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[COMMUNICATION OF SCIENTIFIC AND TECHNICAL INFORMATION] DEVC263

Valred E. Olsim
Assignment No. 1

Communicating “Measles”
In the 1990s, the Philippines Department of Health embarked on a national mass-media campaign in
support of routine vaccination services. As measles are seriously considered deadly, the objectives of
the project were to encourage more mothers and their children to attend health clinics, to increase
knowledge about measles, and to give clear information about the age for measles vaccination.

The science communicators were tasked to translate the said objectives of the program to a language
and through a medium which can reach, and can be ingested by the target public, or the stakeholders.
Hence, the program communicators utilized the radio, newspaper, and television advertisements; print
materials, posters, banners, welcome streamers, bumper stickers, and t-shirts, to publicize the need for
such vaccination.

To test the reliability of the media advertisements, questionnaires were used before and after the
release of the mass-media campaign. The communicators saw an increase of the numbers of their
target receivers regarding the level of their awareness and knowledge regarding the subject. Such
success was further evident on observations of interviews and numbers of actual clients for
vaccinations. The mass-media information campaign was majorly responsible for the improvement in
vaccination coverage.

The Value of Development Communication
Before the advent of the social media, the traditional mass media - the newspaper, the radio and
television – were the modern tools that have revolutionized communication as we know it. Such
development, amplified the efforts of communicators to effect change, to educate and inform a
substantial number of targets, and to further realize advocacies.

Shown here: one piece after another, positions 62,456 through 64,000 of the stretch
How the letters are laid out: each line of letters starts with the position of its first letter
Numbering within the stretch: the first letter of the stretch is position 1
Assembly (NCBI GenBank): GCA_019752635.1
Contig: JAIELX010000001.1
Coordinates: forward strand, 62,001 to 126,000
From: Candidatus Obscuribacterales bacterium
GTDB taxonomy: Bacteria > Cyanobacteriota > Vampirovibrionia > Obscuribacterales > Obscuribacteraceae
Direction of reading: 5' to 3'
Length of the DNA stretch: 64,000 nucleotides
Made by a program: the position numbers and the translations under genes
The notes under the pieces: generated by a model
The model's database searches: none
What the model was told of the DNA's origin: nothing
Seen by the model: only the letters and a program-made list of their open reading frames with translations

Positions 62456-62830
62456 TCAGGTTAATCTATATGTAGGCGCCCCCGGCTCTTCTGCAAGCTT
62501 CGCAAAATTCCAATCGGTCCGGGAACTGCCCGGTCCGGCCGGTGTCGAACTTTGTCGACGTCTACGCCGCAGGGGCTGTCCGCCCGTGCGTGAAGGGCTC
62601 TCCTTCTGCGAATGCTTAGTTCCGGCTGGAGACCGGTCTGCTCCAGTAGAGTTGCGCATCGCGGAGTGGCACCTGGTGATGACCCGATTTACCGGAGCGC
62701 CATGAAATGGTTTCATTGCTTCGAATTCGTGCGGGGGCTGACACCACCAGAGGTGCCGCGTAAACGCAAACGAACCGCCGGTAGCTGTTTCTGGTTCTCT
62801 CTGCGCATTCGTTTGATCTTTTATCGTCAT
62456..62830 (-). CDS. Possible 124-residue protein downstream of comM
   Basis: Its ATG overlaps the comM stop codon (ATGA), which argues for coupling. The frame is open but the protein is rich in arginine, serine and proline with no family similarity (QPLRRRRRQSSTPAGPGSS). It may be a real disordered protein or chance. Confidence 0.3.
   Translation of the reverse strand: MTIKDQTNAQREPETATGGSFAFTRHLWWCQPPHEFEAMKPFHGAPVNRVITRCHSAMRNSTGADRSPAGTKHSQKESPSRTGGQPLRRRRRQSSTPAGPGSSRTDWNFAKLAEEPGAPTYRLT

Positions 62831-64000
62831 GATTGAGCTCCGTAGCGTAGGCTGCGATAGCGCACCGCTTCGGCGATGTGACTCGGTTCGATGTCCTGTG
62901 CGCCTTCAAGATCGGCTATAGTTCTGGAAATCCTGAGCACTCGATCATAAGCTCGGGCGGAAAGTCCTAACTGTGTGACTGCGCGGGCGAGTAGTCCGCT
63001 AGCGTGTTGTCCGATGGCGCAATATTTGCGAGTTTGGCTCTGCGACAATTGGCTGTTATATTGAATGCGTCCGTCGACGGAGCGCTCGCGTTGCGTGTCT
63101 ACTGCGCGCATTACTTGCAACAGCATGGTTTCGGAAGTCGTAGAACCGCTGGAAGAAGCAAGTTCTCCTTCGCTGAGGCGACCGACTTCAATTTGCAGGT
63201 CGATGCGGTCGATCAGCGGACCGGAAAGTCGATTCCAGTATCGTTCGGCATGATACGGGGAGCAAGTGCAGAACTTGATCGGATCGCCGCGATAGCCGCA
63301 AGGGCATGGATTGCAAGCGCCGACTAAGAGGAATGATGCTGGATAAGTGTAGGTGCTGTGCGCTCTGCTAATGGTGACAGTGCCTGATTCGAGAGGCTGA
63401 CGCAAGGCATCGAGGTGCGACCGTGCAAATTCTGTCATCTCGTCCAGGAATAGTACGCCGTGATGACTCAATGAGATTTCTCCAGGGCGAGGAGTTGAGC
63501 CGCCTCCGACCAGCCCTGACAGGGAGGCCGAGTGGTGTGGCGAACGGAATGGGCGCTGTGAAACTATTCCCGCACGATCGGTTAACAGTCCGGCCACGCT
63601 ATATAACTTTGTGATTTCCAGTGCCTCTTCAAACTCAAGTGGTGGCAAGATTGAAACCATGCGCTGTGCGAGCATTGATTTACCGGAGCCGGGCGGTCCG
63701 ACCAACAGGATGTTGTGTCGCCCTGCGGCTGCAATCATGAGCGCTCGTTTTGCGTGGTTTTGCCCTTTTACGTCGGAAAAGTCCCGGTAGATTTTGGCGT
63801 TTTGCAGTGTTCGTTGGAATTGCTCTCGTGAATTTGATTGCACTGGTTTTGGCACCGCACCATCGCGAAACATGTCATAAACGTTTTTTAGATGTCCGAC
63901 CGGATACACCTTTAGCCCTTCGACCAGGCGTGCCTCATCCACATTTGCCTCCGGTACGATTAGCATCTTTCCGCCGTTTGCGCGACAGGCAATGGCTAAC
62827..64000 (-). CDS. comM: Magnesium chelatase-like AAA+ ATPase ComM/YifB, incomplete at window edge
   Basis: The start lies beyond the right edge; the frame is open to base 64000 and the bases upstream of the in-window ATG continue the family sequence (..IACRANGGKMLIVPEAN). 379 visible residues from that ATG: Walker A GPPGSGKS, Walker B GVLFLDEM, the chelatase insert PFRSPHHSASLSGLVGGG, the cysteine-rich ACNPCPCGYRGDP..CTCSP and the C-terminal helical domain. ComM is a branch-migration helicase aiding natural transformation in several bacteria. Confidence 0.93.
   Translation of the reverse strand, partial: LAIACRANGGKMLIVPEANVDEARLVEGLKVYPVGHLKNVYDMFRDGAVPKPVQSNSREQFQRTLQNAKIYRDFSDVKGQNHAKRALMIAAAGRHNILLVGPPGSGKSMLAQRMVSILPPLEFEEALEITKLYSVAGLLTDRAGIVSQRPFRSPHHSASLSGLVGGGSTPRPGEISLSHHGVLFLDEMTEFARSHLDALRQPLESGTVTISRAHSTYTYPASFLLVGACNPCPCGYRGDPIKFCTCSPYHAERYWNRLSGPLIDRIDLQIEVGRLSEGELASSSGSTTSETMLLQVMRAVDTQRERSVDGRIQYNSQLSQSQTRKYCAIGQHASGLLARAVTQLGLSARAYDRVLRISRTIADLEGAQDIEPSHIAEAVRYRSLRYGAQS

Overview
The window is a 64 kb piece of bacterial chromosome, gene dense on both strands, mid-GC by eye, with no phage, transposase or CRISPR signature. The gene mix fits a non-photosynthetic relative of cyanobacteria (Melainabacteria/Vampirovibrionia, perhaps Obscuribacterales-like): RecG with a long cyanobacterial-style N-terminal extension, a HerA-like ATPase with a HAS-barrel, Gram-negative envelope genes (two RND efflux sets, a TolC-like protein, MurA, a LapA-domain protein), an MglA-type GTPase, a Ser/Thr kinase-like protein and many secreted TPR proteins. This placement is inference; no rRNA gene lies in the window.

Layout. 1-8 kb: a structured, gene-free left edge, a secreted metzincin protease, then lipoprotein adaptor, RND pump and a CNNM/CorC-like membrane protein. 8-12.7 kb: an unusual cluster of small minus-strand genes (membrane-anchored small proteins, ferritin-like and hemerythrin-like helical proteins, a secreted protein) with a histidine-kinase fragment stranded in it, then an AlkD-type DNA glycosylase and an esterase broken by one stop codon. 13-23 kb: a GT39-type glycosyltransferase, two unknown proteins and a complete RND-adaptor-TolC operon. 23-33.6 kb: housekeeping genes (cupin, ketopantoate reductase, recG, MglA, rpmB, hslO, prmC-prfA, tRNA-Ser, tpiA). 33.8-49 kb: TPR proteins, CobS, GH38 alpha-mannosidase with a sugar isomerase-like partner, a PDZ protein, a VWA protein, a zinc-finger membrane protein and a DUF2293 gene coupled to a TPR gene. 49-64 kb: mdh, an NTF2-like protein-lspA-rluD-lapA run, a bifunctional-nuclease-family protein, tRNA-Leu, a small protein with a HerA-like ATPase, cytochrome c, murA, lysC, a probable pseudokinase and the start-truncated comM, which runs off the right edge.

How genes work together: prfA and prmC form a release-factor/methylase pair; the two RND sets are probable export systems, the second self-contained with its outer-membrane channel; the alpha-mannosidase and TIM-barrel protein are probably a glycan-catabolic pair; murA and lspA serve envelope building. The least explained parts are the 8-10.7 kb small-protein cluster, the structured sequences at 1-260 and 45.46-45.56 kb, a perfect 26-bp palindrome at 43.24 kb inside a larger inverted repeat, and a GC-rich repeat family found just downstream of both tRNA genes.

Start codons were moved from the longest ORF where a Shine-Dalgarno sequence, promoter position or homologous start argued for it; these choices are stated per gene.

Development communication as the art and science of communication to inspire positive development
for the nation encompasses the best health of its citizens, most especially its successor generation.
Hence, the exploitation of the existing communication tools and strategies were instrumental in
increasing the population of vaccinated children at that time, and most especially, the increase of
awareness of mothers with regards to the importance of the vaccination.

Other Strategies
Other Strategies that may be used may be the following: the use, not just of television commercials, but
also of the television programs like variety shows and game shows, and the use of interesting
contests/prizes in the health centers (e.g. First 10 mothers in vaccination period will receive a kilo of
rice).

In the present, however, the social media like facebook and twitter are good tools for health centers and
agencies.


[COMMUNICATION OF SCIENTIFIC AND TECHNICAL INFORMATION] DEVC263
Valred E. Olsim
Assignment No. 2
Risk Communication
Risk communication definitions are often similar to the definition offered by Covello
(1992), who wrote of the “process of exchanging information among interested parties
about the nature, magnitude, significance, or control of a risk” (p. 359) as all communities
need a way to communicate about present, emerging, and evolving risks.
Other definitions emphasize the importance of risk management (McComas, 2006), the
need for dialogue between communicators and stakeholders (Palenchar, 2005), and the
necessity of ongoing risk monitoring (Coombs, 2012).
Risk communication is a relatively new field. In the mid-1980s , bit became recognized as
a necessary component in risk management and community decision making in
environmental and occupational health as the Nation faced mounting concern over toxic
wastes, nuclear power plants, and hazardous materials. Since the first national conference
on risk communication in 1986, the field has matured, evolved, and gained greater interest
and attention among agencies, policymakers, the media, and the public.
Risk communication presupposes that people's perceptions of the magnitude of risk are
influenced by factors other than numerical data, and other information which are too
technical and scientific for the comprehension of the public.
More importantly, how risks are perceived are affected by the information that is
transferred to the target subjects. Such information is affected by many factors as: sources,
control, and familiarity, among others. Some examples of such information where risk
communication have played, or could’ve played roles are the following.

1. Communicating “Storm Surge”: During the onslaught of Typhoon Yolanda in
Visayas recently, the Disaster Risk Reduction Management team acknowledged the
lack of risk communication specifically in communicating to the Local government
Units about the perceived magnitude of damage by the storm surge.

2. Communicating Dengue: Coordinating and involving the Local Government
officials as legitimate partners in the Department of Healths’s anti- Dengue
Campaign.

3. Understanding issues through the Media: The public accesses information through
the media, whether the traditional or the new media. As such, Risk communicators
must use such tools to understand technical issues concerning them.